The first transatlantic flights from Cork Airport are a step closer. The Irish airline planning the services has secured technical certification for the aircraft on the routes.
The move came ahead of today’s US Department of Transportation (DoT) deadline for submissions on its tentative decision to grant a foreign-carrier permit to Dublin-based Norwegian Air International (NAI).
The technical certification is one of the final regulatory steps required by the airline, but it can not launch the services without the permit.
Aviation news outlets reported, over the weekend, that the US Federal Aviation Administration (FAA), the national body for aviation regulation and safety oversight in the US, has now certified three Norwegian Boeing 737-800 aircraft as ETOPS 180-compliant.
The certification authorises the specified, twin-engine aircraft to fly routes within three hours of suitable airports. Until now, Norwegian’s fleet of 100 Boeing 737-800s have only been certified to ETOPS-120 standards.
The FAA’s decision will allow the low-fares carrier to begin using the jets on its planned, Cork-Boston route, which was due to launch this month, but which was deferred because of delays in securing the foreign-carrier permit. The airline also plans to operate a Cork-to-New York route next year.
NAI’s foreign-carrier permit application is facing stiff opposition from US and European labour unions. Unions for pilots, flight attendants, and mechanics staged a rally outside the White House last week, calling on congressmen to support a proposed bill that could block the permit.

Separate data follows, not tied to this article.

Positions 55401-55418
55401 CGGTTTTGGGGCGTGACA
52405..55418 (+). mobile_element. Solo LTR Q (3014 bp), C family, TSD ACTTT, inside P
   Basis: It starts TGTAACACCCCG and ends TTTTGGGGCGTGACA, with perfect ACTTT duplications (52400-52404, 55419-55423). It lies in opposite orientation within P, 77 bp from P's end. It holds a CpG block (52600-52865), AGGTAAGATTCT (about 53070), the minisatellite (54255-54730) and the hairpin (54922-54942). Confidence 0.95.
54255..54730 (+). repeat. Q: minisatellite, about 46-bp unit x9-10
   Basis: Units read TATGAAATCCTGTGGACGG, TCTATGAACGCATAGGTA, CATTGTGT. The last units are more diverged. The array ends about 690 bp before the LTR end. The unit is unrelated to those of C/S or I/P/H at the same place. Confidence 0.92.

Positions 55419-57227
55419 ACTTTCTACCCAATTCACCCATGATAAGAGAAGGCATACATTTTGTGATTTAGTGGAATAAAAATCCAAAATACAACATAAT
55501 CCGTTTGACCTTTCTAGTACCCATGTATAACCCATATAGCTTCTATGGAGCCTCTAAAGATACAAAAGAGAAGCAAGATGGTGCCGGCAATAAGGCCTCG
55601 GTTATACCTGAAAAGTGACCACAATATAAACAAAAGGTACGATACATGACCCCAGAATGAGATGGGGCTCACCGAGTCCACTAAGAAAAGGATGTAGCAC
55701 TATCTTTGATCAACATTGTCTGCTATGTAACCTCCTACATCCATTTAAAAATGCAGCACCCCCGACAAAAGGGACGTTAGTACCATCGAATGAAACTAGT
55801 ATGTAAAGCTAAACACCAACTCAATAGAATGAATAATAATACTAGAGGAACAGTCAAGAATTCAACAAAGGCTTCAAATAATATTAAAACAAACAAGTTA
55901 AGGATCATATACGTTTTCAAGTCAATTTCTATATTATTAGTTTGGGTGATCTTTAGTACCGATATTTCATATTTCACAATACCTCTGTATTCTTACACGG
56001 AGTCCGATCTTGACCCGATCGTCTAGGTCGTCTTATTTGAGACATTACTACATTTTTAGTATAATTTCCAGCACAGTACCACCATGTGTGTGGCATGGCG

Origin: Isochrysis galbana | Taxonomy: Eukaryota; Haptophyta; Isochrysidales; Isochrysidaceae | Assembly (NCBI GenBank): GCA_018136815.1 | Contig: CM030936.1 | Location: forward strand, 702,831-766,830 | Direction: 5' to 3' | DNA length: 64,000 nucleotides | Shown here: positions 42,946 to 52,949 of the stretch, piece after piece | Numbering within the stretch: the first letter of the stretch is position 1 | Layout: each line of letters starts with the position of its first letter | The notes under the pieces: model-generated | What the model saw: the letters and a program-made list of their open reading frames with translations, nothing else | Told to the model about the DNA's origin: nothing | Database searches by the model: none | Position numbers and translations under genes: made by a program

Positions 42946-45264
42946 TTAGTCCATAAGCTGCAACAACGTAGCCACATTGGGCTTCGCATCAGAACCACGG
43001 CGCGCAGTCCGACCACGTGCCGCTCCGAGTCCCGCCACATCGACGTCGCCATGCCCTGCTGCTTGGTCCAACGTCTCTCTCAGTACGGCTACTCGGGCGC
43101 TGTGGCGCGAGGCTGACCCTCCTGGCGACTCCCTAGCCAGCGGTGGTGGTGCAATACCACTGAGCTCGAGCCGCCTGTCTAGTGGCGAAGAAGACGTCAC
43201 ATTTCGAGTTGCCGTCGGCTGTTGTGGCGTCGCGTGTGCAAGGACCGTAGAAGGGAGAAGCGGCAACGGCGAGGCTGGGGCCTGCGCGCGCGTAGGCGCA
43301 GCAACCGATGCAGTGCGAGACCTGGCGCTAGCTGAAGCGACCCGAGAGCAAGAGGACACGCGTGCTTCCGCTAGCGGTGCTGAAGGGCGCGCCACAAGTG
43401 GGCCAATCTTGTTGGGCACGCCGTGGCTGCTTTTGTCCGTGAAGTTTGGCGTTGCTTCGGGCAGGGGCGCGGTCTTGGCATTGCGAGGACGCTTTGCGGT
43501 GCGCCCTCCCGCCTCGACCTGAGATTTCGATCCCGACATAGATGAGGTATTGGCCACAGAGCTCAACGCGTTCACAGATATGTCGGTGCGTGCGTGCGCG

They have accused NAI of locating its headquarters in Ireland, under a ‘flag of convenience’ model, to dodge tough Norwegian labour laws, which prohibit them from hiring contract pilots who may work for lower wages, and have also claimed that NAI’s parent company uses low-paid Asian crew.
The airline has rejected their claims, saying the service will create thousands of jobs on both sides of the Atlantic, and will boost trade and tourism.
“In fact, NAI does not have a single Asian-based crewmember or pilot, and Norwegian has continuously publically stated — and committed in writing to the US DoT — that US- and EU-based crew will be used on NAI transatlantic services,” an NAI spokesman said.
The spokesman said the airline follows the rules and regulations in all the markets in which it operates, and offers its employees competitive wages and conditions.
In a final burst of submissions in recent days, Irish business, tourism, and political interests have urged Irish-American congressmen to support the service. Shannon Airport also backed it, with a formal submission to the US DoT.
Mary Considine, acting CEO of the Shannon Group, the airport’s parent company, said Shannon Airport has been in discussions with the airline since 2014, and an agreement is in place for a transatlantic service, pending the success of the permit application.
“As a longstanding, Irish transatlantic gateway airport, unique in Europe in offering the benefits of preclearance for passengers on both commercial and private aircraft, we have witnessed the economic benefits of direct transatlantic services,” she said.